Apple's WWDC 2013 Opening Keynote: 10 Important Takeaways

 
 
By Don Reisinger  |  Posted 2013-06-10
 
 
 

Apple's WWDC 2013 Opening Keynote: 10 Important Takeaways


Apple focused much of its time at its Worldwide Developers Conference opening keynote June 10 on software by announcing a new version of iOS, as well as a new OS X, called Mavericks.

Still, the company found time to discuss other important topics, including how it believes it's doing a better job than Android in the mobile space and Windows in the desktop market. Apple even gloated about its prominence in the design space.

Still, there were some important new products that stole the show, one being a new Mac Pro that will ship this fall that looks downright beautiful for power users. And then there's Apple's completely redesigned iOS 7, which received a standing ovation at the keynote. And the company is now a Pandora competitor with a new service, called iTunes Radio.

Once again, Apple delivered some surprises. And once again, there were some glaring no-shows, such as the lack of the rumored iPhone trade-in program and the iPhone 5S. All in all, though, Apple made a strong showing at its WWDC keynote.

Here are the key takeaways from Apple's 2013 WWDC keynote:

1. Apple is paying serious cash to developers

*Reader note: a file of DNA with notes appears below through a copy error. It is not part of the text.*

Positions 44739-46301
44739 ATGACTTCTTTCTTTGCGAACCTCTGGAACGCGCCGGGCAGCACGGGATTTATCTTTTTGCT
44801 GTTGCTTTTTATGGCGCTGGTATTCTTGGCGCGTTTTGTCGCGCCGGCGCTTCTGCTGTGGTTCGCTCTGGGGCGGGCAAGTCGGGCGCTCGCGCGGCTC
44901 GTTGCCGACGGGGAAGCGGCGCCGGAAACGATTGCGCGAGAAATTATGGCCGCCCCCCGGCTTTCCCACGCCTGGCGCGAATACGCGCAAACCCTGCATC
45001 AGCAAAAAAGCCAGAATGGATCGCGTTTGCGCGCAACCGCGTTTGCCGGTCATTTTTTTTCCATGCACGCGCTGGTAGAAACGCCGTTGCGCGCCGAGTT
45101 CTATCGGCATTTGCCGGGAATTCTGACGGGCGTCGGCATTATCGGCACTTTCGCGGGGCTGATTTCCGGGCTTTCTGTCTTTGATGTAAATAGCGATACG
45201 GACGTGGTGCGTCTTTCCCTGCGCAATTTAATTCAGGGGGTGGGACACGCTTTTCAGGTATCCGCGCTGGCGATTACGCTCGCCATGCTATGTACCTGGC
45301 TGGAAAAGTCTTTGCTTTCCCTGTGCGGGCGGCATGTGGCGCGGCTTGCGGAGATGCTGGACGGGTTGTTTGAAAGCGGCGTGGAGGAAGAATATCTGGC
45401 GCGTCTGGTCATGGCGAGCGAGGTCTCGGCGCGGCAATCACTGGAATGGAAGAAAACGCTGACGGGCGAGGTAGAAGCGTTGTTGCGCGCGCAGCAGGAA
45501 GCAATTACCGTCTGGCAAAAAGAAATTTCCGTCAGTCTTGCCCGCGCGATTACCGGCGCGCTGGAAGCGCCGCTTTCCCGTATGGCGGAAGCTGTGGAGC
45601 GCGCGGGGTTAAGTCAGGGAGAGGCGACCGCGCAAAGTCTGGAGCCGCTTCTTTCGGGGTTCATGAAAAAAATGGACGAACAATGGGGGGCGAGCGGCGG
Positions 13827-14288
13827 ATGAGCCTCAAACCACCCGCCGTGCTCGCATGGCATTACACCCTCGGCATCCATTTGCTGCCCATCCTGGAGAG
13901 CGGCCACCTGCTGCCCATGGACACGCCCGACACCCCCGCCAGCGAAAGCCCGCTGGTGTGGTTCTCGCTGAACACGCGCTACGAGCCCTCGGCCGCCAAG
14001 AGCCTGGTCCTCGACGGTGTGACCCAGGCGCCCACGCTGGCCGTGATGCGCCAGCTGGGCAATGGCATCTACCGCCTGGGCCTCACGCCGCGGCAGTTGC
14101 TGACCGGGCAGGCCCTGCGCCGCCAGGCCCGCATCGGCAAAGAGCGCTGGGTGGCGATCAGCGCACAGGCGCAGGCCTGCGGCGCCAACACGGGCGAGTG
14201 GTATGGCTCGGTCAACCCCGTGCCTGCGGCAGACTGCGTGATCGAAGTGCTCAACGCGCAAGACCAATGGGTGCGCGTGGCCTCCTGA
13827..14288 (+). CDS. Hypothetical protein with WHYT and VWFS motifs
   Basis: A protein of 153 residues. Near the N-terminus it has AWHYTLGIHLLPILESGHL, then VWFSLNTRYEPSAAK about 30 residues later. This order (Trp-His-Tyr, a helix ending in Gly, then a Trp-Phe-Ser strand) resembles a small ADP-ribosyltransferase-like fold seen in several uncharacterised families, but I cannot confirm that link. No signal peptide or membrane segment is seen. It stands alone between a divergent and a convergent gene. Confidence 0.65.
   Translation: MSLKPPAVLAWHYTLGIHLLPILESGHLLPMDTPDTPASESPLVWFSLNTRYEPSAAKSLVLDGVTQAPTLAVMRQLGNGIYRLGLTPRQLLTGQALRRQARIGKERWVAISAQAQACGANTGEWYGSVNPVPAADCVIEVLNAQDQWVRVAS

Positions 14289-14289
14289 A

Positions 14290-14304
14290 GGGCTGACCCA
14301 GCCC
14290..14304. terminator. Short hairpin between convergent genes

The company announced on June 10 at its WWDC keynote that it's App Store is a huge revenue generator for developers. In fact, Apple has paid out over $10 billion to developers in the last five years its app marketplace has been open. What's more, it accounts for about three-quarters of all revenue given to mobile developers. Not bad.

2. So long, cats. Hello, OS X Mavericks

Apple has decided to ditch its long-standing "cat"-themed operating system names with a new one focused on California landmarks. This one is named Mavericks, which is the Pacific coast surfing grounds a few miles south of San Francisco famed for its monstrous waves that draw the world's best surfers to an annual wintertime competition. With Mavericks, users will find tab support in Finder, the ability to tag documents for easier access to them later on and better support for multiple-display setups.